Stories

A dystopian mermaid Christmas story for you

The Cost of Holiday Cheer

by Amy L. Sauder & by Jaclyn (proprietor of Amica Mea)

 

“Santa didn’t like me.”

“Madlyn, eat…” her father Greg frowned.

An awkward Fischer dinner was to be expected, the weekly pad thai a miniscule pretense of normalcy. Greg would look with pleading eyes at his wife, Lilith. Lilith would force a sad smile for their daughter, Madlyn. And Madlyn would make pretend that all was right in her 4-year-old world.

“My lil’ pet,” Lilith comforted. “Why would Santa not like you? You’ve been such a champ. I’m sure Santa is eager to bring your gift.”

“No, Santa frowned. He shuffled me off.” Madlyn had emptied her box of noodles long ago, but opened and closed the paper flaps as if more pad thai might magically appear.

“Honey, what’s she talking about?” Lilith patted Greg’s hand, but he quickly reached for his water. His hands would be clammy from the cold glass rather than the conversation.

“Salty food…” Greg said. “Should complain, get a coupon.”

Lilith turned her attention back to Madlyn. “Santa is sorry, pet. He had an off day.” Lilith poked Madlyn’s nose. “Your Christmas will have everything you’ve ever asked for. Promise.”

Greg sputtered and coughed. “I wouldn’t get too excited…”

But it was too late. Madlyn clapped with glee. “Anything?”

Lilith laughed. “If you asked for a Zoo Unicorn, you might have some trouble convincing daddy to clean the poo, but maybe you’ll get a GlowFish. Why, Santa might even leave a Pocket Panda under the tree.”

Lilith was beaming, not the false smile she’d grown accustomed to. “We may need to get a Pocket Panda, Greg. What did she ask for? a Zoo Unicorn? or did she ask you to design a docile T-Rex?”

Greg stuffed his arms with empty takeout boxes and hurried toward the kitchen. “All this clutter…”

Lilith wheeled out from the table and followed. “Greg, what’s with you?”

Greg dumped the boxes on the counter and drooped. “Lilith, she told Santa she wants you here for Christmas.”

Lilith’s smile froze. “But she knows…”

“What she knows,” Greg said, “is that magical Santa will give her whatever she wants, now thanks to you.”

“This isn’t my fault,” Lilith spat. “I didn’t choose any of this.”

Greg drummed his fingers on the countertop. “I’d do anything…”

Lilith rolled her wheelchair to his side and rested her head on his hip. “You can only do so much. We’ll be fine.” She nodded and smiled desperately.

Greg pushed away and tromped to his makeshift lab. “There’s got to be some way…”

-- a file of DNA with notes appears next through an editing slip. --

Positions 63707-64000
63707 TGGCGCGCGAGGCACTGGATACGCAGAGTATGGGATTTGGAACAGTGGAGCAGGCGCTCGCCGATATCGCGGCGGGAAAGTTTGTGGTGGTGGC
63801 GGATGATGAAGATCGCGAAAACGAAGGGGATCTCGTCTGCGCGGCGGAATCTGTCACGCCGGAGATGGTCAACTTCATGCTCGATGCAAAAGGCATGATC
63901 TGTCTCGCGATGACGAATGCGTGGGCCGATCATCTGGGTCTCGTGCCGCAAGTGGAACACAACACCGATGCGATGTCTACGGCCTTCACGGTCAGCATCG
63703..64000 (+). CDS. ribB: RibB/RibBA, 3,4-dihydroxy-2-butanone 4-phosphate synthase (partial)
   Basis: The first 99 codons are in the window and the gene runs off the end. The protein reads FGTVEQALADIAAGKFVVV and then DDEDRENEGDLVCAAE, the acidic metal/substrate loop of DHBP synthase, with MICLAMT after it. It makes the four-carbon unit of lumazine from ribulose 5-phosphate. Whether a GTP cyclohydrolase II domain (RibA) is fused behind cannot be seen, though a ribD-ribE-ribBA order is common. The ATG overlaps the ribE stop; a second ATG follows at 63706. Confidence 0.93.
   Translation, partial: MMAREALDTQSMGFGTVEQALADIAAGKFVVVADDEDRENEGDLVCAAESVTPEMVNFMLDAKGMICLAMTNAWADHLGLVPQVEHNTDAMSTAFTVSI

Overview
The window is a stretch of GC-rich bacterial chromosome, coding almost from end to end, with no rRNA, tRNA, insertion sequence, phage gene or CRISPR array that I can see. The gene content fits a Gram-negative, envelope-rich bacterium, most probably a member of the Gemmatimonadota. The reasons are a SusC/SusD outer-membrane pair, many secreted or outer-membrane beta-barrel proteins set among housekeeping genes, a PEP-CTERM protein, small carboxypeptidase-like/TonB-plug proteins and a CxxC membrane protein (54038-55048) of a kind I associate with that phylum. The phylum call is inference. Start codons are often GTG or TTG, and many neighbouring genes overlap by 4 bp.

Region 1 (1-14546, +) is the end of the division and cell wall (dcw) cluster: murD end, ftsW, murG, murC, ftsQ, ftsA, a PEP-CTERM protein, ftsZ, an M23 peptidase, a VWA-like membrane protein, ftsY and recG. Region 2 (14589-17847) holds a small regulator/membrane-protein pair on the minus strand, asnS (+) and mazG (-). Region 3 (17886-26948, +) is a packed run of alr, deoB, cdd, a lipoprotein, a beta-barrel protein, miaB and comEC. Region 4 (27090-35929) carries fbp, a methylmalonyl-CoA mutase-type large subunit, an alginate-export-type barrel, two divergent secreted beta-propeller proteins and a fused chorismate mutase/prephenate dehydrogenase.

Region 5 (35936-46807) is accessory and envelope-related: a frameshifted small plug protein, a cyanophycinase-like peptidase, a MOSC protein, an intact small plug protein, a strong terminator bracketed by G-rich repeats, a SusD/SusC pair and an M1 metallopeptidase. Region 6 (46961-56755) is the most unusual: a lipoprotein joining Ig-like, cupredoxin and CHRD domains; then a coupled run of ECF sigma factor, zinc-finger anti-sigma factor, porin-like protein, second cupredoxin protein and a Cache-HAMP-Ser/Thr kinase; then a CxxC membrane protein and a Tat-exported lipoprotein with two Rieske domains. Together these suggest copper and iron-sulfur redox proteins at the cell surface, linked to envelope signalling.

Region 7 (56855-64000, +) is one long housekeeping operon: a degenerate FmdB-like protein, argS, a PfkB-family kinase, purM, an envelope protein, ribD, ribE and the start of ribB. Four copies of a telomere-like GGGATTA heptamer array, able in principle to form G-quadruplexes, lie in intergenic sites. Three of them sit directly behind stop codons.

~~~

 

The double doors to Barry’s office were shut tight like the gates to Oz, and Greg marched straight through the cavernous foyer to knock, stack of papers tucked firmly under his elbow.

“Mr. Fischer!” hissed Barry’s assistant Felicia, her canary blouse rippling as she waved her arm for attention. “Mr. Fischer! He’s already on the call. You’re late!”

Greg jerked to a stop in front of Felicia’s desk, mere feet from the doors, and let out a breath, barely keeping the papers wedged between his elbow and side. He deflated and rubbed the back of his neck. He didn’t care that Felicia was curt; he just needed to talk to Barry and hoped he wasn’t too late.

“I can wait.” But Felicia had already gone back to work. They let silence fall between them, and it filled the gleaming, cold room.

Felicia typed vigorously on a slim laptop, eyes flicking to the upper right corner of the screen, where Greg assumed her phone application was docked. You never knew whether these meetings would run long or short, not with Barry.

Greg rubbed his face and sat in the lounge to review his calendar. The meeting with Barry had been scheduled for nearly two hours ago, but he’d been too occupied. The meeting between Barry and TecGenToy shareholders was not supposed to have happened without Barry and Greg’s meeting first. Greg rubbed his neck again, but he didn’t sweat.

Felicia stopped typing. “Look, Greg. I’m sorry to be abrupt. It’s just been so crazy around here.”

Greg didn’t smile, but nodded in a sort of bow. “No harm done, Felicia. We’re all going a little crazy with all this.”

She smiled and went on typing. “I think they’re wrapping up. One of the shareholders hung up.” She looked up at him again. “You’re next in five.”

Greg nodded again, though less to Felicia and more to himself.

“Thanks, Felicia.” He coughed with a rasp into his elbow and flipped through his papers one last time, but it was like reading cooking directions for toaster strudels. Too familiar.

Next thing he knew, he was walking towards a low leather chair facing the desk of Barry Weismont. An aquarium lined the wall behind Barry’s desk. The fish scurried through the water, eyes bulging.

Barry stood behind his desk, slowly pacing. The blue glare of the office light cast Barry’s face in partial shadow, so that Greg couldn’t tell if Barry was pleased or angry.

Barry slapped his desk. “Greg! So glad you could come in. You were supposed to meet with me before the shareholder call, but this works just as well. Except, of course, the shareholders expected an answer. Especially Boscoe. That guy is trying to balance his checkbook and wants to know whether he can get that second sub.”